Rights group challenges Kenya's anti-gay laws in court
NAIROBI, Kenya (AP) — Kenya's High Court on Thursday began hearing arguments in a case that challenges parts of the penal code seen as targeting the lesbian, gay, bisexual and transgender communities.
The National Gay and Lesbian Human Rights Commission argues that sections of the code are in breach of the constitution and deny basic rights by criminalizing consensual same-sex relations between adults.
They are also used to justify violence against lesbian, gay, bisexual and transgender people in the East African nation, the commission's executive director, Eric Gitari, said in a statement.
It was not immediately clear when a ruling is expected.
Many countries across Africa have laws against homosexuality, with people facing severe harassment and physical threats.
Gay activists in Kenya say ignorance is the main reason many people lash out.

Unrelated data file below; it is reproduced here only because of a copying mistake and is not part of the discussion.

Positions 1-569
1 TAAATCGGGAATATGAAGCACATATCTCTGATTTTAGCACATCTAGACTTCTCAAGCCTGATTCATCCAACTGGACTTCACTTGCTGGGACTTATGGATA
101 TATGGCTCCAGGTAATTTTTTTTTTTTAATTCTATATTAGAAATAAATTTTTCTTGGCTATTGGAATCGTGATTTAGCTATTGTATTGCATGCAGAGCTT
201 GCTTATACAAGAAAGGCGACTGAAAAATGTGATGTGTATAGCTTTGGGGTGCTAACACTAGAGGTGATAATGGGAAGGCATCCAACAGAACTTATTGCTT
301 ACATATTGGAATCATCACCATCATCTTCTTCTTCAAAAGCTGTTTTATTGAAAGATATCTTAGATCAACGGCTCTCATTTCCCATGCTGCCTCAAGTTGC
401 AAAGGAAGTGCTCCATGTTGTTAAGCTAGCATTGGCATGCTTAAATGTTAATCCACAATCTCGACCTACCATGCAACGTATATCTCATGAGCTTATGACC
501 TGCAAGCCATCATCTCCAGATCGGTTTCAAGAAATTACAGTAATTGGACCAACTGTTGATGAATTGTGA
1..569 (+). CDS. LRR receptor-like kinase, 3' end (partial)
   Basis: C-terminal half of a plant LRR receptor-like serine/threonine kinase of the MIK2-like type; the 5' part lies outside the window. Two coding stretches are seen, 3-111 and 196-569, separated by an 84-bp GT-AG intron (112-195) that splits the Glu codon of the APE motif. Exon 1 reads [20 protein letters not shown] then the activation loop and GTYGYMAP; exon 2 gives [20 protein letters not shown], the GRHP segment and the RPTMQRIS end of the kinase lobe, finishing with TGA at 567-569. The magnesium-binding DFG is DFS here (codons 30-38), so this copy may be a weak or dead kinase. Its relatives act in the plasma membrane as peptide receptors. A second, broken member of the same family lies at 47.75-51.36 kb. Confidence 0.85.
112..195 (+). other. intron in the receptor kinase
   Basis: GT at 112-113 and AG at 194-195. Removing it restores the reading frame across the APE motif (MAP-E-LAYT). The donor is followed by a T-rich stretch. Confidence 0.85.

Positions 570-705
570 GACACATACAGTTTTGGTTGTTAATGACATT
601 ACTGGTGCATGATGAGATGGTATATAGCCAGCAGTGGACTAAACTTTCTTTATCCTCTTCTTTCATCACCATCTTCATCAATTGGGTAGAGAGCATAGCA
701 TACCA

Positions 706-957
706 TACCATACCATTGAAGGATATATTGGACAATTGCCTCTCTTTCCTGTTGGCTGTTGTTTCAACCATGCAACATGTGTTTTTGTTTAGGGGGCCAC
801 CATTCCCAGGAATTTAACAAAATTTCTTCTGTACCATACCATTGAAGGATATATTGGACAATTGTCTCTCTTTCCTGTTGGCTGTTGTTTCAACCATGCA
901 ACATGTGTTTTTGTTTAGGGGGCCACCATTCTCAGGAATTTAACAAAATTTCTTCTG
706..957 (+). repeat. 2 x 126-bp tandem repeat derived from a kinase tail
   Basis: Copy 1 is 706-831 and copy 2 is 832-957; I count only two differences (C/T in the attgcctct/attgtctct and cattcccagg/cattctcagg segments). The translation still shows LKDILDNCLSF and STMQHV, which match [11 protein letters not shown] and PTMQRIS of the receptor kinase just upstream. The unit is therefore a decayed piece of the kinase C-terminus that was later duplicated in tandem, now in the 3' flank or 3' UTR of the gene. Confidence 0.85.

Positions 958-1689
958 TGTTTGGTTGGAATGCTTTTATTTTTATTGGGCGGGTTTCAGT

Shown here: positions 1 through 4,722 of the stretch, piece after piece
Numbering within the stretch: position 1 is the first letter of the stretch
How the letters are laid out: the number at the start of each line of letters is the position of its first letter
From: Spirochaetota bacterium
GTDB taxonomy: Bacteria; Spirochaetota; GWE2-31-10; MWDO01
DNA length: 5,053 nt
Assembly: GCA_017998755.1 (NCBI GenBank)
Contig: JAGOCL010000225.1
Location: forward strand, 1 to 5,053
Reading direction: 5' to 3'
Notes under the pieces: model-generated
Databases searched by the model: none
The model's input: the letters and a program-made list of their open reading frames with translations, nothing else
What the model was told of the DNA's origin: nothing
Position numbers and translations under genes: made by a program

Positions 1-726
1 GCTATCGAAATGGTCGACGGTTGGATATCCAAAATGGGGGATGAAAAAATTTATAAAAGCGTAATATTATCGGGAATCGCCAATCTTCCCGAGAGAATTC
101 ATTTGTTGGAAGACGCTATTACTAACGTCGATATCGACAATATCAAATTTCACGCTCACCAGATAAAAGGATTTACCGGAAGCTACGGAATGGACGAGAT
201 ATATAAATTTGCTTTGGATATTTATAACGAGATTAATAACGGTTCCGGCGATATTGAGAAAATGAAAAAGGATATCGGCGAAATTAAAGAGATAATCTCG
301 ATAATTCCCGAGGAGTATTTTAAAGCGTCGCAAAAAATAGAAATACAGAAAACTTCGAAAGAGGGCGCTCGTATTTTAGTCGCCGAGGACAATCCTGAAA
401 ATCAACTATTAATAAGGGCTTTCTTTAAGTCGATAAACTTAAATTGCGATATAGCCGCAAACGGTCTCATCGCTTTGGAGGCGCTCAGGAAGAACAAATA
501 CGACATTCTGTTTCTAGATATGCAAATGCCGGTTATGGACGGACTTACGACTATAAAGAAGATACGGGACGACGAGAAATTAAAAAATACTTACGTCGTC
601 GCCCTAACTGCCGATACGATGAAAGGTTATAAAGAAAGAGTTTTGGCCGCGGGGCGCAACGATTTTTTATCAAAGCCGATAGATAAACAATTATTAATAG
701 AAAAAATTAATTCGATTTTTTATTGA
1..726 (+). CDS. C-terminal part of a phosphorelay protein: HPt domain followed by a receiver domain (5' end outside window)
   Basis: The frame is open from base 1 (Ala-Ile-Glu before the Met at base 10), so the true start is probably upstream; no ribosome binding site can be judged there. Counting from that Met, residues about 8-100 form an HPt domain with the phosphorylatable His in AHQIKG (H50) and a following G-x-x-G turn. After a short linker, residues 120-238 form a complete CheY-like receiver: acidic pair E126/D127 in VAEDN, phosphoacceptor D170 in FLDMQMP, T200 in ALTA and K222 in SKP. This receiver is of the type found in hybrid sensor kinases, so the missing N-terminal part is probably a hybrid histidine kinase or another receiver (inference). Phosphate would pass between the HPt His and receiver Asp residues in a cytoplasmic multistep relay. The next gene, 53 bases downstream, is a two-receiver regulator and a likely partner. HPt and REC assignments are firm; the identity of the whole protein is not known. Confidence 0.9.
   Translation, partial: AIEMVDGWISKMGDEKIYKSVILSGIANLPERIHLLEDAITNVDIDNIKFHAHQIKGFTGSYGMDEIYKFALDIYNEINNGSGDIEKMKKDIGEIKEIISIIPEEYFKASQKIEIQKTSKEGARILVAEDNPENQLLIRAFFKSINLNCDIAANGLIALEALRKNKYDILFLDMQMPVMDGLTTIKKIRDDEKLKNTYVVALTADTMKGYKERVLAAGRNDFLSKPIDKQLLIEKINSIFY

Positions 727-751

A person can suppress sexual behavior but not sexual orientation, expert witness for the rights commission and associate professor of psychiatry Lukoye Atwoli told the court.
"People just rush to make decisions and judgment about queer people when the truth is, it is not as bad as it is put out there," activist Jay Arap Salat said. "It is not about the monstrous things people say about us. It is not about pedophilia, sodomizing or things like those. It is just love, we are out here, we are love, we just want love and to love each other."
Legislator Irungu Kangata, who challenged the petition, called homosexuality a lifestyle choice.
"Well, I am somehow perturbed to see that this case is being supported by the westerners," Kangata said. "It is a form of western colonization. They want to demean Africans. They want to demean us Kenyans."
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The Gayly. February 22, 2018. 6:00 p.m. CST.